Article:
For students

  • Mental wellness resources on campus
  • Managing stress effectively
  • Self-care through the university years and beyond
  • Mindfulness
  • Suicide prevention
  • Supporting a struggling friend
  • Transitioning out of university

For faculty & staff

  • Mental wellness resources on campus
  • Responding to student distress
  • Supporting emotional resilience
  • Suicide prevention
Other topics are available upon request. To find out more or to request a presentation, contact the Center for Counseling & Wellness at 616-526-6123 or counseling@calvin.edu.

Self-help resilience training in the classroom

The Therapy Assistance Online (TAO) program provides students with the tools to learn emotional resilience, including modules on stress, relaxation, communication, anxiety, depression, and many other relevant topics. Professors and staff can access the program at no charge, including the ability to assign content and monitor student completion through the gradebook feature. If you are a Calvin professor or staff member interested in utilizing TAO content with students, please contact the CCW office for instructions.

Syllabus statement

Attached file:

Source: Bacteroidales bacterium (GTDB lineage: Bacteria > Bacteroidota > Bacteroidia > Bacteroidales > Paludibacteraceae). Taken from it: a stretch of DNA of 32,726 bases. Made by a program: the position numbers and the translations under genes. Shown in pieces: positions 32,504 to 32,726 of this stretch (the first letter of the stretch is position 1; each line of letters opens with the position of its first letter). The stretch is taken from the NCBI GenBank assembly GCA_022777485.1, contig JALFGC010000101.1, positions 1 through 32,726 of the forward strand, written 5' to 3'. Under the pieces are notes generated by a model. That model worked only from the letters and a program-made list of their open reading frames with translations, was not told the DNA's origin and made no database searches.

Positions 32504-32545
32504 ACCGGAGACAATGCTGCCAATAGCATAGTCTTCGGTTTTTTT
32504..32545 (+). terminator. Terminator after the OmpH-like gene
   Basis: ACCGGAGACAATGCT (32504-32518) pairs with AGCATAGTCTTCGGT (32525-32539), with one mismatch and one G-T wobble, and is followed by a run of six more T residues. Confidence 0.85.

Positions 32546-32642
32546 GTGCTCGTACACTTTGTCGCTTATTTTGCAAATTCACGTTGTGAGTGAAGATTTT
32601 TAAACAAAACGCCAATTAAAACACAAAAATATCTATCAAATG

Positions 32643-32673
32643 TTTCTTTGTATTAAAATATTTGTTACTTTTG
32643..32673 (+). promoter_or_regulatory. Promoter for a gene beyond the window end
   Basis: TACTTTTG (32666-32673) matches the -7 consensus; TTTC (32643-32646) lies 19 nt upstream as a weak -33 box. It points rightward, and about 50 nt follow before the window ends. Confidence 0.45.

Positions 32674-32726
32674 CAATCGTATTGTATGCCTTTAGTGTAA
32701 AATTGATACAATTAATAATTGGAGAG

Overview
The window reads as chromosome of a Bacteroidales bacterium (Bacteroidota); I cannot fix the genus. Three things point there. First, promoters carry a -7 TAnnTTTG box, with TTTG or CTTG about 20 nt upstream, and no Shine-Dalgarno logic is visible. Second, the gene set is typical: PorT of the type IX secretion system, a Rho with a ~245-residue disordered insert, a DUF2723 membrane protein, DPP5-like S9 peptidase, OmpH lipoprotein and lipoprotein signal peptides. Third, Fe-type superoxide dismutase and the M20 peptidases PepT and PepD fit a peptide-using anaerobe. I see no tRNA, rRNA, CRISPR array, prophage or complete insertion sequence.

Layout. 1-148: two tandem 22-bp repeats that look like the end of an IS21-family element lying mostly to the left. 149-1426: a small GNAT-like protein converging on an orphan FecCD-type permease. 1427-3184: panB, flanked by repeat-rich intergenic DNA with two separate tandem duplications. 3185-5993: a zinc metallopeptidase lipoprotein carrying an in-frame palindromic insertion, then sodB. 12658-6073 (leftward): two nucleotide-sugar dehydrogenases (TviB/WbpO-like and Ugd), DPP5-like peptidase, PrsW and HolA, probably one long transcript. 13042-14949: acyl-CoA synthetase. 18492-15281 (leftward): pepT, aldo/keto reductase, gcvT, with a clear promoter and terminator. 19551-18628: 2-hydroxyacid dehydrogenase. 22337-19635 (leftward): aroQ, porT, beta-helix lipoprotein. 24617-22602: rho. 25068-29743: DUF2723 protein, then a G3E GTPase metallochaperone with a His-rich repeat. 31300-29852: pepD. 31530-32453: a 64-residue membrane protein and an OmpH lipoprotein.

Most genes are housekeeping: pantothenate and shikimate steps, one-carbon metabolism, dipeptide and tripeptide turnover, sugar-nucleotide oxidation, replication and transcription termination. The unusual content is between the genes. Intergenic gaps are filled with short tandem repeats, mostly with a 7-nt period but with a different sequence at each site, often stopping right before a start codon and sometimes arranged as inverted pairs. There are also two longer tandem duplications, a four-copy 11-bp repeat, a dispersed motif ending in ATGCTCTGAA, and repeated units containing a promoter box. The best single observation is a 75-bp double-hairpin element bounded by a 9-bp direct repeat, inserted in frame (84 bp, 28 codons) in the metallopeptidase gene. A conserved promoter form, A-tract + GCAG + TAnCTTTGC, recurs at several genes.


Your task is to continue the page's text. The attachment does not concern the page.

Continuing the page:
Including a brief mental health statement in course syllabi is a simple way for faculty to support student wellbeing and participate in suicide prevention. The primary goal of such a statement is to normalize help-seeking behavior, convey warmth, and share basic resource information. While you may want to modify this to fit your own style, here is one example of such a statement:

"It's okay to struggle! Students can experience a range of challenges that interfere with learning, such as concentration difficulties, stress (or anxiety), low motivation, relationship difficulties, depressed mood, or substance use. You are encouraged to care well for yourself by keeping a consistent sleep schedule, eating well, avoiding drugs and alcohol, exercising, and taking time to relax.

Also, learning how to ask for help is an important part of the college experience, and many people on campus are eager to support you. The Center for Counseling and Wellness sees one out of five students each year and can connect you with a variety of mental health resources on and off campus (www.calvin.edu/go/counseling). You can also reach out to me, another faculty/staff, a friend, or a family member you trust for help getting connected to support. You are not alone, and help is available!"

Other resources